One of the greatest harms comes from drinking non-potable water which in some places like the soccer camp, is an obligated risk that is taken to quench the thirst even though it will maintain the vicious circle of illness and hunger.
And so the tragedy passed in front of my eyes constantly. Haitians that survived the earthquake now have to survive the terrible routine of not having much to eat, nor clean water to drink, in addition to having to sleep in a shelter made of a few rags tied between four wooden stick and a piece of cardboard as a bed.
How to get rid of that terrible acidity in the stomach because of having it empty for so many days with no food? The Haitian mothers invented a food staple that it isn't but they eat it just the same. It is a bit of soil mixed with oil or butter and cooked in a wooden fire. What comes out is a big pale pastry that the children eat it. They ate it before the earthquake, and they eat it after the earthquake.
On the last day in Haiti, the visiting team said its goodbyes to the Haitian translators. Willie a 12 year old boy with a big heart develops great fondness for all those that come to work in the mobile clinics, and every week, with the rotation of teams Willie gets sad. At the end I thanked Willie for the great lesson he gifted me with. And that is his great capacity to love strangers, his humility and his disposition to do a great job in communicating the patients with the doctors. I told Willie that he was a hero for the simple reason that it is he that is staying behind and figures it o ut how to survive. After a week of living in some discomfort we were returning to the security of our homes. The big difference of course is that we returned with our readjusted life priorities, rejecting the unnecessary and the frugal in our lives. This is the great message from Haiti that we should all attune to.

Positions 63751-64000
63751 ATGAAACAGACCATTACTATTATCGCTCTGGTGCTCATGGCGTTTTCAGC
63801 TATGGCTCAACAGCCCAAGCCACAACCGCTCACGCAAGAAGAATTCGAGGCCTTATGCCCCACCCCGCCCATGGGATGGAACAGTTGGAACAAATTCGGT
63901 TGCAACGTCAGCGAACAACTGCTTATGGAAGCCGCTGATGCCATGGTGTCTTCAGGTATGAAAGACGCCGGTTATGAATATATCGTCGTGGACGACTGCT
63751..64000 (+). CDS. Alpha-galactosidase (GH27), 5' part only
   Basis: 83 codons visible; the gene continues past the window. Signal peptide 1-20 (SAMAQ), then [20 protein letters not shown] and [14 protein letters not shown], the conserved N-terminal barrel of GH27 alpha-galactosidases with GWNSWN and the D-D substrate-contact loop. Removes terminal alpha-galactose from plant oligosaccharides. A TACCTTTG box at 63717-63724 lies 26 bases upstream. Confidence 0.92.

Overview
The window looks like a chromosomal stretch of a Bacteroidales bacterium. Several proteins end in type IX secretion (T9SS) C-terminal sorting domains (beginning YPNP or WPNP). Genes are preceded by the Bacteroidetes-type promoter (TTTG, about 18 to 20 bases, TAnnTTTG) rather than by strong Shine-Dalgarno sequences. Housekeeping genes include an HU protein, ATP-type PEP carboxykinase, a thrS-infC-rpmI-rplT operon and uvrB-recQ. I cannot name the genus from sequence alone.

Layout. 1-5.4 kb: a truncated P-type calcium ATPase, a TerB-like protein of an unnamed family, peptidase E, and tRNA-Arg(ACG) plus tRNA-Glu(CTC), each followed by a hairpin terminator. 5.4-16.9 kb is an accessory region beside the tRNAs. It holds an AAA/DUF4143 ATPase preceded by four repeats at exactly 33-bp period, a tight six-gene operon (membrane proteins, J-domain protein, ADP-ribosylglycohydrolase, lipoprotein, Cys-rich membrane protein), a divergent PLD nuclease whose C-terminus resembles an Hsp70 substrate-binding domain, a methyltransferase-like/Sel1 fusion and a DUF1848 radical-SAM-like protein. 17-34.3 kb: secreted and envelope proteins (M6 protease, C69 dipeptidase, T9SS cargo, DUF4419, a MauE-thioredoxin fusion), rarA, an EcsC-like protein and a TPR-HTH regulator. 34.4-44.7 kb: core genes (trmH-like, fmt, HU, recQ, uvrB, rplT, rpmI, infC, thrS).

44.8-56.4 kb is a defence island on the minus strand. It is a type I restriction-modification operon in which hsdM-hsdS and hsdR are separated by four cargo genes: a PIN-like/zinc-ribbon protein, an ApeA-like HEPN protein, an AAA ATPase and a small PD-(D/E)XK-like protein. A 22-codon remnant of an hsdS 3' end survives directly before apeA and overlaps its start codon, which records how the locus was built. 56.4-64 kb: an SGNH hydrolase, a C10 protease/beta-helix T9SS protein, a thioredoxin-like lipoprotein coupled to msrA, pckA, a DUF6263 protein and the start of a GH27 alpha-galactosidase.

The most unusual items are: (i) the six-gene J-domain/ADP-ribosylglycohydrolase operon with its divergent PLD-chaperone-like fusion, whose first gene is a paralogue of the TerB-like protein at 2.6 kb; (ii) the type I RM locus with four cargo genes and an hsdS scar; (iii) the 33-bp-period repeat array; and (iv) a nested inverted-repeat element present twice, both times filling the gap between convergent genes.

The first night back in Puerto Rico, as I was about to lay in my clean and comfortable bed I realized for the first time in my blessed life that I have the privilege of not having to worry about having clean water to drink the next day. A worry that Willie and millions of Haitians share.
The work that we did in a week is truly a drop in the ocean, but as my wife remarked when I told her that, it is nonetheless a precious drop. Next May or June I plan to go back to Ayiti and contribute with another drop in the ocean.
Finally I want to close by saying that you need to realize that it is the Haitians themselves that are helping each other with great love and generosity, sharing with each other whatever they have amidst the overwhelming uncertainty and the constant pressure of hunger and thirst. This exemplary Haitian solidarity is complemented by the work of several non-governmental organizations doing what is most needed now.
Sean Penn and friends are working to improve shelters before the rainy season here: http://www.jphro.org/
Doctors without Borders extensive work is shown here:
Sending Love and Light to Haiti
Diego E Zavala
Member of Amnesty International-USA since 1981
Red Cross volunteer since 2006 (after the Katrina disaster)